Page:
Seventy-nine percent of respondents over age 65 reported taking at least one prescription drug each day, while only 28 percent of respondents age 44 or younger did so. The survey also found that about 8 percent of people entering a hospital—nearly one in 10—don’t report to doctors or nurses what medications they’re taking.
Even when a patient accurately reports his or her medications, no physician can completely understand all the interactions possible when multiple drugs are used. Dr. James Fries, author of the 1994 book Living Well, notes that even simple “antacids can decrease the effectiveness of antibiotics.” A person taking two medications will likely have fewer interactions than a patient taking 10 medications—who will have the potential for millions of drug interactions. No physician can completely understand all the interactions possible when multiple drugs are used.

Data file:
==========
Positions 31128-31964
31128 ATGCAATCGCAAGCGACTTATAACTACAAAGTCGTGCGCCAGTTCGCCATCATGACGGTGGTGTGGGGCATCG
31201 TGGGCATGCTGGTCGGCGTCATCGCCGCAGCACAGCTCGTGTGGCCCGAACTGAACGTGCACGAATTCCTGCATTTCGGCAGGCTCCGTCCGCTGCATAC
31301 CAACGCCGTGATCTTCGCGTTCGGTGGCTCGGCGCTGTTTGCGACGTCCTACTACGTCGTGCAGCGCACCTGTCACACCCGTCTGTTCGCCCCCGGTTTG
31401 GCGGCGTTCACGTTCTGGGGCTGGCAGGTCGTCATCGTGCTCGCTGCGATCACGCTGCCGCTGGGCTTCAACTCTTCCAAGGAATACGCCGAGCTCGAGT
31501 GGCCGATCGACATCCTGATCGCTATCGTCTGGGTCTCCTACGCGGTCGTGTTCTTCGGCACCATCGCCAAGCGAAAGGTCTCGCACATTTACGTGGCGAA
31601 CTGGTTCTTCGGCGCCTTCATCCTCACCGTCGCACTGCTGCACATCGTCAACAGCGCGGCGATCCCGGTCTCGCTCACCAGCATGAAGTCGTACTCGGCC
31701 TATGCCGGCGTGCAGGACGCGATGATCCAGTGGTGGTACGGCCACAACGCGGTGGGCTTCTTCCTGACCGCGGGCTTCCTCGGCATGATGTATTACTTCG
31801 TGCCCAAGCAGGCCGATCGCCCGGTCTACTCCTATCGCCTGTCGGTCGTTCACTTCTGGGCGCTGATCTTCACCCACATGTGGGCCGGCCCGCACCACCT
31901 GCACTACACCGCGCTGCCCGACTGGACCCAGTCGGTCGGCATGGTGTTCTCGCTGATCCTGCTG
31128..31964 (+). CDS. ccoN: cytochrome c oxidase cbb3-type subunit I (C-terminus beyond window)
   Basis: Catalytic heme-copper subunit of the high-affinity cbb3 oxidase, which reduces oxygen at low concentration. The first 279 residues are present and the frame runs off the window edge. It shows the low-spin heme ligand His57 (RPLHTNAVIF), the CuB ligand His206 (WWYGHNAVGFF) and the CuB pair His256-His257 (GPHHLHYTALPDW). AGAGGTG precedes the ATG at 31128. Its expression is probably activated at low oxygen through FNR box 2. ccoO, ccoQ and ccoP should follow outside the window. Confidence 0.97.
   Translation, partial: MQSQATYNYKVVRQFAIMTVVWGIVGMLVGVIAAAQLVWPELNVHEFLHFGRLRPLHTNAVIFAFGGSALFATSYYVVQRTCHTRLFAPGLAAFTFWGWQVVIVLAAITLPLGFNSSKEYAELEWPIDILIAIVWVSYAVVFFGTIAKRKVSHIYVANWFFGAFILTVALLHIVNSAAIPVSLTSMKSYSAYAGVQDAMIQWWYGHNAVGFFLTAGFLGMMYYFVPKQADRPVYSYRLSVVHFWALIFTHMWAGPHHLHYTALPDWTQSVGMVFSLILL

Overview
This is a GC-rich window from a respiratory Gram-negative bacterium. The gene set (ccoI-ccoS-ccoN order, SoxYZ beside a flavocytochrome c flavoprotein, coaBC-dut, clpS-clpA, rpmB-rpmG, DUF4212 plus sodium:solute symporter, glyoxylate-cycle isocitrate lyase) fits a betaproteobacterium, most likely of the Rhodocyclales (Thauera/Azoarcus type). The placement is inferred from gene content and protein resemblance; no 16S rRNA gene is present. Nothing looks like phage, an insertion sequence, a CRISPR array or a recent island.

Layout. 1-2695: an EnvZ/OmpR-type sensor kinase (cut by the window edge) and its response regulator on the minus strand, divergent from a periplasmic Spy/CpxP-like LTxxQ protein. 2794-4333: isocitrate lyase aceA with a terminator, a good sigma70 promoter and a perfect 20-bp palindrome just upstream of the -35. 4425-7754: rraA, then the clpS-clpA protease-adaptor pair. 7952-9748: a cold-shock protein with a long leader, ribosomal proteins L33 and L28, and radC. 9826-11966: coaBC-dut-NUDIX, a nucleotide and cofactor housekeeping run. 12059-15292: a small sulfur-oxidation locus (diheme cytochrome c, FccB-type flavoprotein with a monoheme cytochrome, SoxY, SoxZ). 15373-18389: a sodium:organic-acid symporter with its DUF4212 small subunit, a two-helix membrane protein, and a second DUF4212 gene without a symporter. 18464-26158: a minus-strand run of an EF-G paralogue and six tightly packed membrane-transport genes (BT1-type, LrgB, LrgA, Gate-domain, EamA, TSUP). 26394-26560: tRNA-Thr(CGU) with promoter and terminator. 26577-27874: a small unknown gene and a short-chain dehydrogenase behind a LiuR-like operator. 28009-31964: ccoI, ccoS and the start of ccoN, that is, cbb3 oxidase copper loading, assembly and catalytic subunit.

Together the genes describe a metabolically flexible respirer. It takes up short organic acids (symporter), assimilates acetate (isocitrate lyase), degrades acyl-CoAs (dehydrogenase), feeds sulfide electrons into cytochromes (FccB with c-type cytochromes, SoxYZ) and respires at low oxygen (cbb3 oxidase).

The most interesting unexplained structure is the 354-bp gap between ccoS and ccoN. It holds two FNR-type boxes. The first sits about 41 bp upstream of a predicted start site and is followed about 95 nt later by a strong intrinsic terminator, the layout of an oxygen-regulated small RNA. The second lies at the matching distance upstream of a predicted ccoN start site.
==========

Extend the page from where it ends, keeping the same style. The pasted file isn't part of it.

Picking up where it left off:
Diseases interact as well; for example, high blood pressure can cause kidney failure, and kidney failure can exacerbate high blood pressure.
The average American senior citizen takes more than a dozen prescription drugs every year. Millions of complications and interactions are possible. Indeed, Fries estimates that “10 percent to 20 percent of hospitalizations for seniors are the result of drug side effects.”
According to Dr. Miguel Faria, editor-in-chief of the Medical Sentinel, it’s a very real possibility that public policies aimed at improving access to prescription drugs could have the unintended consequence of endangering seniors’ health. An unlimited prescription drug benefit, notes Faria, may “follow the laws of unintended consequences, causing over-prescription of drugs and over-medication in seniors.” He warns that “drug interactions are more severe, particularly in the central nervous system, in seniors.”